Granddaddy Earl passed away on July 4, 1976, from a heart attack right after a speech commemorating the 200th anniversary of American independence. He sure could shell the corn, and I’m right glad granddaddy gave the folks that last little bit of speechifyin’ before he left us behind. Grandmama Kathleen suffered a stroke at the age of eighty five that left her blind, but she still got around pretty good for a while after that. She died peacefully in her bed five years later at the age of ninety. Grandmama wore out her body, but her mind was as sharp as ever.

In 2001, not long after my fiftieth birthday, my mom shuffled off this mortal coil. The lung cancer from those cigarettes she liked to smoke finally ate her up from the inside out. Mom married and divorced Harry Ball…twice, and they were both sober as church deacons through the whole damned thing, working their twelve steps. They even asked Bill Wilson, the founder of AA, to bless the second time they jumped broom into marital bliss figuring that would turn the trick, but no go. Mom lived the last thirty five years of her life in El Paso with her third husband, a Jewish fellow from New York City who didn’t want anybody to know he was Jewish.

I was there with her at the hospice when mom died. She encouraged me to read her passages from the Tibetan Book of the Dead. She reckoned with all the shit she’d done in her lifetime, God wasn’t going to get her panties in a wad over a little bit of Buddhist Bible scripture. Mom said she and God liked all kinds of scripture, “So keep on reading, Billy.”

I regret burning our family Bible, a childish thing for an angry teenager to do. The Bible’s a good book filled with wonderful parables, allegories, legends, myths, and other forms of storytelling intended to enlighten and heal. There are a great many other good books too, including the Gnostic Gospels, as well as the Torah, Quran, Vedas, Upanishads, Bhagavad Gita, Buddhist Sutras, and the Tao Te Ching, just to name a few.

Before my mom died, she told me she wanted to be buried in Pair O’ Dice next to granddaddy and grandmama. She’d outlived three husbands, and four marriages, so there were, like she said, “Plenty of places she could park the carcass.” She considered cremation, but decided she’d prefer to be smothered and covered, rather than scorched and scattered. She said, “It probably didn’t matter anyway, because the whole thing sounds like what happens to hash browns at Waffle House.”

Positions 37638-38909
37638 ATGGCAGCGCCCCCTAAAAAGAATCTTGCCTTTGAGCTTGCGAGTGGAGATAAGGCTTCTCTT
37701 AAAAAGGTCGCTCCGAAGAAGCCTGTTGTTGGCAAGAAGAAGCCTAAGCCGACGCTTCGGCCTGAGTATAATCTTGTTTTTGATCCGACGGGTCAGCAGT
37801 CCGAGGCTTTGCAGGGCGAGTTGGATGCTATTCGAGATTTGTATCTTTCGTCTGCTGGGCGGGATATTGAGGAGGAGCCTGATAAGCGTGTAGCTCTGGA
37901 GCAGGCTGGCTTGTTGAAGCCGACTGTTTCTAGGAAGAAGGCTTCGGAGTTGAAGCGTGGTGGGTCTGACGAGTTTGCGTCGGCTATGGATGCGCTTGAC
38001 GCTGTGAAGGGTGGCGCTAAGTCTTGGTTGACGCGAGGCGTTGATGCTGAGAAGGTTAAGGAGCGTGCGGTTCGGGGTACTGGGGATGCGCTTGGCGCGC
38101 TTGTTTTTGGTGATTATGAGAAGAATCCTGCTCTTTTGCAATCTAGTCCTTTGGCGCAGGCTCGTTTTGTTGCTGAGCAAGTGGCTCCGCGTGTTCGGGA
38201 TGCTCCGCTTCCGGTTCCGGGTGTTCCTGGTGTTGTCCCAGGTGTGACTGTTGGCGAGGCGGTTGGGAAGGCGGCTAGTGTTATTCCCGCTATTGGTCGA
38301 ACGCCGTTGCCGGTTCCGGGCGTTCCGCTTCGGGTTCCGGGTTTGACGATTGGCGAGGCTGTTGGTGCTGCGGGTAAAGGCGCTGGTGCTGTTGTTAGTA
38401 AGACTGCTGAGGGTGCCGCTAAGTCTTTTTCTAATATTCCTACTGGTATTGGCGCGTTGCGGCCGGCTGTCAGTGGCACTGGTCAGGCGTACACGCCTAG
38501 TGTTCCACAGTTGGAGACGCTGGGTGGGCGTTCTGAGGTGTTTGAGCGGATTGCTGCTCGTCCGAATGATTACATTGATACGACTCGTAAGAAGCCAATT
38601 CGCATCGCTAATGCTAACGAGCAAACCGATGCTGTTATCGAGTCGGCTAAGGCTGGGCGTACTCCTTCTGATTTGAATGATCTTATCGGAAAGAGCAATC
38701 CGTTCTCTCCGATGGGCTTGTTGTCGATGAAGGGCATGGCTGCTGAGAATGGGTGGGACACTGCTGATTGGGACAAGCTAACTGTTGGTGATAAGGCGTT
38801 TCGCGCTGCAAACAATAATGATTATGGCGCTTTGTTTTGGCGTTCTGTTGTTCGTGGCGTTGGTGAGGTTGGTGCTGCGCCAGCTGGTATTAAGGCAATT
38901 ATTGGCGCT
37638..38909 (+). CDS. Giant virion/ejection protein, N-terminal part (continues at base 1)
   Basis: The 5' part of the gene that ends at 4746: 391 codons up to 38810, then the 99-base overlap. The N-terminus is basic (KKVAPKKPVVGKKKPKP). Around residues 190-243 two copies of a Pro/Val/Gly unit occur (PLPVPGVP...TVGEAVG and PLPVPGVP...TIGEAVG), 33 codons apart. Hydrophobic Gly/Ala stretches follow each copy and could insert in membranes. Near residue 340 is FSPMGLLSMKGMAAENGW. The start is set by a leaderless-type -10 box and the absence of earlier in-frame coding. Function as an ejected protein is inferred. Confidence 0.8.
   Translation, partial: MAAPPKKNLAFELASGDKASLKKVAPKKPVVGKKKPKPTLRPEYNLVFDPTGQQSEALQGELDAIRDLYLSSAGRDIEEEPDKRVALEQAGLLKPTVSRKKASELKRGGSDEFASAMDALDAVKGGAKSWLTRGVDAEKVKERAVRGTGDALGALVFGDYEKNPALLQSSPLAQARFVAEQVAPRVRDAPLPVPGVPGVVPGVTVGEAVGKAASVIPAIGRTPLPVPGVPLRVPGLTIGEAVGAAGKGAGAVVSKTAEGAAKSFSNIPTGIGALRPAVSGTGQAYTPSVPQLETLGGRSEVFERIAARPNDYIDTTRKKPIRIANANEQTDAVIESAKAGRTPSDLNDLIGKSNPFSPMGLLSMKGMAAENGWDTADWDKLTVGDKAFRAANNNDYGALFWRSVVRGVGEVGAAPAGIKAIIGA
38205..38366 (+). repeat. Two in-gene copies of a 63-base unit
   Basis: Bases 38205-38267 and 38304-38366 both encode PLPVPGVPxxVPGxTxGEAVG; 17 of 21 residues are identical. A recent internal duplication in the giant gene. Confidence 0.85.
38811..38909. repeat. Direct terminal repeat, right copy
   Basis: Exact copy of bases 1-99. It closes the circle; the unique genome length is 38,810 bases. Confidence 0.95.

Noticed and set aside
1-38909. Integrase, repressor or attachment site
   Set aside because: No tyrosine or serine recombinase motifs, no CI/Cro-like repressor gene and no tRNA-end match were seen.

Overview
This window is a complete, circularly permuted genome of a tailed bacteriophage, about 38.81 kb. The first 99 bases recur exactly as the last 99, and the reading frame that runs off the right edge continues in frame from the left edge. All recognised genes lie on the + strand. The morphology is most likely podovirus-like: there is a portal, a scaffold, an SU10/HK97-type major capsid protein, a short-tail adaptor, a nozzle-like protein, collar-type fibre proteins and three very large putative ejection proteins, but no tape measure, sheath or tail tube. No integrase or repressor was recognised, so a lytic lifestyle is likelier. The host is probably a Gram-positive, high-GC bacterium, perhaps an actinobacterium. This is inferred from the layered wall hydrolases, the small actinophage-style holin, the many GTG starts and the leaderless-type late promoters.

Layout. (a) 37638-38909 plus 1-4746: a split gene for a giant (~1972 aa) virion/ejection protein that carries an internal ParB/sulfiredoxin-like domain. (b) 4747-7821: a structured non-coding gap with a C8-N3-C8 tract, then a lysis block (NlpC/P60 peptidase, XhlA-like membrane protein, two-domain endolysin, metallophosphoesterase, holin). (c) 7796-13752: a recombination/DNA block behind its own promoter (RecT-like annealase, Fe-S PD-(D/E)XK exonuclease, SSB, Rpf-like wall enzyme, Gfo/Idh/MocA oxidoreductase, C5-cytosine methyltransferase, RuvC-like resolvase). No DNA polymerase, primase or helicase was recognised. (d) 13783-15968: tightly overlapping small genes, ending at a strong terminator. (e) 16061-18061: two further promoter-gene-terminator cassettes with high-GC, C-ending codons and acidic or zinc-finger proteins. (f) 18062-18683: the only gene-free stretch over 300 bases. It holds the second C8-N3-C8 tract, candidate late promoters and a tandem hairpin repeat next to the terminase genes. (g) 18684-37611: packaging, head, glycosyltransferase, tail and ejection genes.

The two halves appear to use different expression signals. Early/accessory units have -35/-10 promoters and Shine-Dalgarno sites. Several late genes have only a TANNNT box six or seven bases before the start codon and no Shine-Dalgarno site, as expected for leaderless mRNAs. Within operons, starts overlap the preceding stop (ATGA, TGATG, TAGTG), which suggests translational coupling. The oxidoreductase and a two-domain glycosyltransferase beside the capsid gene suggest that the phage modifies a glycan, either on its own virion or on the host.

I brought mom and her coffin back to Pair O’ Dice from El Paso, a real nice coffin too, kind of an ornate antique looking job with gold embossed trim she picked out herself. The rich old mahogany wood on that coffin reminded me of the distressed front door to our H shaped house in Raleigh from so long ago.

I embarked on my hero’s journey, away from fear, and toward love and forgiveness, beginning with God, then my dad, my mom, and even forgiving myself for not being able to somehow prevent our family tragedy. Finding my way there intellectually was one thing. Accepting and integrating the forgiveness emotionally, and spiritually, proved to be an altogether different, and much higher mountain to climb, my very own Mount Everest.

Peace comes with forgiveness. Joy comes with acceptance. Then there’s another step way past that. I’ve read the Tibetan Book of the Dead Jessup gave me at least nine times over the course of my life, and I may read that book nine more times before I finally get the chance to use my understanding of the time between our incarnations, which is just the larger version of the time between this moment and the next moment. The instant when you decide to go left or go right, up or down, choose to pull back or move forward. That in between moment is the only time that really matters. The only time that really exists. We call it now. I try to live there.

My dad’s life, and death, were a gift to me, and I honor them, and him, as such. After decades of reflection, I realize I had to give up the life I’d planned, so I could live the life God intended for me. In the course of working my way through forgiveness toward acceptance and eventually even honoring the understanding I gained from this pain and suffering in my life, I found my way back to a different concept of God. This new understanding I have of God, a forgiving and inclusive God, the Oneness, the sacred interconnectedness between all living things, sustains me, believes in me and loves me, always, forever and ever amen, no matter what.

God loves me unconditionally, because I love myself unconditionally. God isn’t out there somewhere. God is here, inside me. I am God. You are God. We are all cells in the body of God. So for God’s sake, let’s try and act like it.